If you are caring for a litter of puppies, making sure they are getting the nutrition they need can be difficult. A mother’s milk is best, but it's not always an option. If you have an orphaned pup or one with a poor sucking reflex, bottle-feeding and nutritional milk replacement is necessary. Puppy formula is available in many stores; but you can make your own with a few ingredients, including Karo syrup.
Why Karo Syrup?
Karo syrup is a brand name of corn syrup, so really any generic brand will do. This sweet syrup is included in many homemade puppy formulas to reduce the risk of hypoglycemia, or low blood sugar. Puppies that are bottle- or tube-fed are at an increased risk of low blood sugar. This is especially true in toy and small breed dogs. By including Karo syrup in the formula mixture, the pup receives increased calories and sugar to last until the next feeding.
Symptoms of Hypoglycemia
Hypoglycemia can develop quickly in puppies that do not feed frequently. When puppies feed on mother’s milk, they usually have constant access to milk and nurse as needed. With bottle-feeding, that is not the case and even a few minutes can make a difference. Symptoms of low blood sugar begin with weakness and can quickly lead to seizures and coma. If you notice these symptoms, a drop of Karo syrup on the pup’s tongue will raise the blood sugar. Immediately take the pup into the vet to have him evaluated. You may need to increase the frequency of feeding times.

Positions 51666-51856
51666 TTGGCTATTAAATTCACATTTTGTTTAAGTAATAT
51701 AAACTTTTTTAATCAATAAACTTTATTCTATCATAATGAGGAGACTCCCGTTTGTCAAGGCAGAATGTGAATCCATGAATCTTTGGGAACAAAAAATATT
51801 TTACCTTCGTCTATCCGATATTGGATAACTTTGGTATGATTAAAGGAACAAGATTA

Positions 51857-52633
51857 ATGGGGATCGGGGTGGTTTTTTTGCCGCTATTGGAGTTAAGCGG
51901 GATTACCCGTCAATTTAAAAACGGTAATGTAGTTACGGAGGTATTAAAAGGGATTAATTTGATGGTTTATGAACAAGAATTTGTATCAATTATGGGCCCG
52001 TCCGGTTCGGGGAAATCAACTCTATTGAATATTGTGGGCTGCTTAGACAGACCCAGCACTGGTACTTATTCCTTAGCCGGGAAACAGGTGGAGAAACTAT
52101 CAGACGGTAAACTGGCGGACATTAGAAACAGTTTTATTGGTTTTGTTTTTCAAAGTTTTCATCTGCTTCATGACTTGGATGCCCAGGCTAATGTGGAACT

Like newborn babies, puppies are not able to digest cow’s milk. Because of this, never use it in puppy formula. To make your own puppy formula with Karo and evaporated milk, you will need a 10-ounce can of evaporate milk, 3 ounces of boiled water, one raw egg yolk, 1 cup of whole milk yogurt and ½ teaspoon of Karo syrup. Mix these ingredients in a blender or mix with a wire whisk. Do not over-mix, as this will create bubbles that are not good for your puppy’s tummy. For an alternative, replace the water and evaporated milk with 10 ounces of goat's milk.
If you have an orphaned puppy or one that does not seem to be thriving on mother’s milk, consult your veterinarian before attempting to bottle-feed formula. Bottle-feeding a newborn puppy takes commitment and is not an easy task. Your veterinarian will advise you on the needed nutrients and the methods for feeding.
Deborah Lundin is a professional writer with more than 20 years of experience in the medical field and as a small business owner. She studied medical science and sociology at Northern Illinois University. Her passions and interests include fitness, health, healthy eating, children and pets.